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MacDill’s Col. DeThomas discusses his command as it reaches end

A week before assuming command of the 6th Air Mobility Wing two years ago, Col. Scott DeThomas got a taste of what he was in for as the officer in charge of MacDill Air Force Base, a 5,700-acre facility with more than $2 billion in assets and more than 14,000 military and civilian employees.

“I was getting my wing commander’s orientation and there was a knock on the door and they pulled the boss out,” says DeThomas, “and he came back and cleared the room and said, ‘everyone leave except you colonel.’ And then he proceeded to tell me what had happened.”

What happened?

A huge MacDill-bound C-17 cargo jet, with then-U.S. Central Command leader Marine Gen. James Mattis aboard, landed at a small municipal airport instead.

A week later, DeThomas, 49, arrived to take over from his good friend, Col. Lenny Richoux. Over the course of the next two years, DeThomas would be in command during a pivotal time for the base and the military as a whole. He experienced triumphs like the resumption of AirFest and the successful completion of one of the flying branch’s toughest inspections. There were lows, like four base personnel committing suicide and one being killed in an industrial accident. He successfully navigated a tough period when budget pressures hit home and distracting sideshows, like the fallout of the David Petraeus scandal and a homeless woman who kept sneaking on base.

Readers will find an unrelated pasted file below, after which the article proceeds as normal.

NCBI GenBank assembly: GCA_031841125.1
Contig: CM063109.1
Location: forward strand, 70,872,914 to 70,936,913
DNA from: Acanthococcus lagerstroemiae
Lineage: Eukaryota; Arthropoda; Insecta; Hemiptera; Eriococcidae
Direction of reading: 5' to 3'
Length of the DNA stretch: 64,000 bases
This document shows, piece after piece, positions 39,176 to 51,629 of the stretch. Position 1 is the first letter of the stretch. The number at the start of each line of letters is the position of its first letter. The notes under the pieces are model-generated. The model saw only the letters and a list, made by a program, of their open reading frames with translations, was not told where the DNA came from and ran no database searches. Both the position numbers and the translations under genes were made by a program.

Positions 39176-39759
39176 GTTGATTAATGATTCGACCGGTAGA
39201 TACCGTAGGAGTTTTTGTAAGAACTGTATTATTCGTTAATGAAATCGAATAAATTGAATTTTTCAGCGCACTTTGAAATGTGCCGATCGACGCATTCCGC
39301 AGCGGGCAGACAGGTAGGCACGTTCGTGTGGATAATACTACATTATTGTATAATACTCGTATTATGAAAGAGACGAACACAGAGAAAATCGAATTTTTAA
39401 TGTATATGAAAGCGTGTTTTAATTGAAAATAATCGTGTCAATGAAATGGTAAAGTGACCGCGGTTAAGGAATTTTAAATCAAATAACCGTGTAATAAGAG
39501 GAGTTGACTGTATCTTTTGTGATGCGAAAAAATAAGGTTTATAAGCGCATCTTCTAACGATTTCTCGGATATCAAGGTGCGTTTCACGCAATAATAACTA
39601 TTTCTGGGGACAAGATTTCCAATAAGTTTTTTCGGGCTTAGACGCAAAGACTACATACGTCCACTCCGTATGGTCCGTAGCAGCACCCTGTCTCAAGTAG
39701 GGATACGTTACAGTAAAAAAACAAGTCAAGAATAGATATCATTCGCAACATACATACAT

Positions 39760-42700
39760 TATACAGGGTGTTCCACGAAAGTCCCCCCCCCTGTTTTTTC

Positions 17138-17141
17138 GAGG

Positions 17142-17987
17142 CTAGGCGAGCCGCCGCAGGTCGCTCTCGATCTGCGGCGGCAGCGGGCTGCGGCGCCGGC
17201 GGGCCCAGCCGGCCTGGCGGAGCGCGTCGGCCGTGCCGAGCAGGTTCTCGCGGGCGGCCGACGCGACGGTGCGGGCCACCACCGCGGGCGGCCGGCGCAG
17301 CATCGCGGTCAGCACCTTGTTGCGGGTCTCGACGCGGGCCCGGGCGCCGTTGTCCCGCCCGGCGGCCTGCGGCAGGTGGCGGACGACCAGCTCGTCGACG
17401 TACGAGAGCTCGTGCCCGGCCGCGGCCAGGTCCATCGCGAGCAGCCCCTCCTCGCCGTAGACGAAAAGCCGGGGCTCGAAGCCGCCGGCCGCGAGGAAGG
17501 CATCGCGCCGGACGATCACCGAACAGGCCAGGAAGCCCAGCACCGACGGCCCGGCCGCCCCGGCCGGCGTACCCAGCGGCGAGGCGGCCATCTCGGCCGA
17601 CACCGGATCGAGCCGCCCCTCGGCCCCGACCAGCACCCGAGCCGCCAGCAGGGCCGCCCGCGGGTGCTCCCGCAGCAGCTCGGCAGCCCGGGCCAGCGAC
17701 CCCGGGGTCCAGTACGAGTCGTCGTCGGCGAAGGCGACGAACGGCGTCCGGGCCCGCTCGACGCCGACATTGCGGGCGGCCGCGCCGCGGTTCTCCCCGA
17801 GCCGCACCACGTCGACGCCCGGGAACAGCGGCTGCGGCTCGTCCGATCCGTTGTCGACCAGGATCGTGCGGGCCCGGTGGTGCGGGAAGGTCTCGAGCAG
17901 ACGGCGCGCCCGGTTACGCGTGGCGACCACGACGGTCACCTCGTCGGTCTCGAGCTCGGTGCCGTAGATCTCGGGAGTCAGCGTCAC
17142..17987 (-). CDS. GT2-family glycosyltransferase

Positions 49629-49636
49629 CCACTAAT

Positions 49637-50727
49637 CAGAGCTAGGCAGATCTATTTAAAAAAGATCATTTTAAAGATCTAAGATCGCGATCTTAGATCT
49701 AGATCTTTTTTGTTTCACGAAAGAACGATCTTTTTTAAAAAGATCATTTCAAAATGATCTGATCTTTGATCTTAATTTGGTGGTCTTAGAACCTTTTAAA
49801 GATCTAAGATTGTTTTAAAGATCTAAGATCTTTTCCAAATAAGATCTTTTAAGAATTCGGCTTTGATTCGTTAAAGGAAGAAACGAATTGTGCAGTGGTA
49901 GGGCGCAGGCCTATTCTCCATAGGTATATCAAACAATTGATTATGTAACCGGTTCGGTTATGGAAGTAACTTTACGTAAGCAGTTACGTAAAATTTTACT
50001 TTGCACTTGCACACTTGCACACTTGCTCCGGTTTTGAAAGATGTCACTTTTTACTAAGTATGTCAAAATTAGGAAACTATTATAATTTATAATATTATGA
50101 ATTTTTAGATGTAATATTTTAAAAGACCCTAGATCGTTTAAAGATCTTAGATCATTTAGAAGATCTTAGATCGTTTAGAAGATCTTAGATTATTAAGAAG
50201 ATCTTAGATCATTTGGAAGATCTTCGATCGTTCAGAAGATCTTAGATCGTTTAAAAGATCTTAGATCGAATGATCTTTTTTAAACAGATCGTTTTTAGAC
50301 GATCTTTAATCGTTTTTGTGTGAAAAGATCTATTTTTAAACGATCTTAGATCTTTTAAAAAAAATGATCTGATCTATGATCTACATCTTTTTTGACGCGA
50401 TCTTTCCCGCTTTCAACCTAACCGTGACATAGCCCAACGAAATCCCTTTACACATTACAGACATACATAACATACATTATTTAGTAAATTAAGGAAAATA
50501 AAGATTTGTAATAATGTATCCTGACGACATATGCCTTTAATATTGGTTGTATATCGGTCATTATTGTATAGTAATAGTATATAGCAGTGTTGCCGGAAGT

Sitting in his conference room last week, DeThomas, who turns over command Friday to Col. Daniel H. Tulley, reflected on his time at MacDill in an exclusive interview with The Tribune.

QUESTION: Tell us your best moment, your worst moment and your biggest surprise.

ANSWER: The best moment was probably the compilation of things that have gone well for the wing. The repeated outstanding service the young men and women around the base continuously demonstrated on a time continuum of where we started two years ago. The response to (Hurricane) Isaac, the support for (the Republican National Convention), followed by mastering the Air Force’s biggest inspection to surviving sequestration to the grand finale this spring with the air show.

The worst moment? Obviously we’ve had a series of mishaps and unfortunate events. You lose anyone from your team it is obviously emotional and traumatic. Early in 2013 we had a couple of months there when we were in a cycle where between losing somebody on the job to natural causes, just to events in people’s lives, that was probably the worst period in general.

The biggest surprise? How fast the time goes by. I never imagined being able to work at this pace and to be able to keep it up. I envied my predecessor a little bit. I looked at his calendar one day and I said there’s no way I can do that. And here it is two years later and I’m not sure I did enough. The pace of life, that was probably the biggest surprise. And how welcoming the community was.

Q: How have you coped with suicide and what advice can you offer?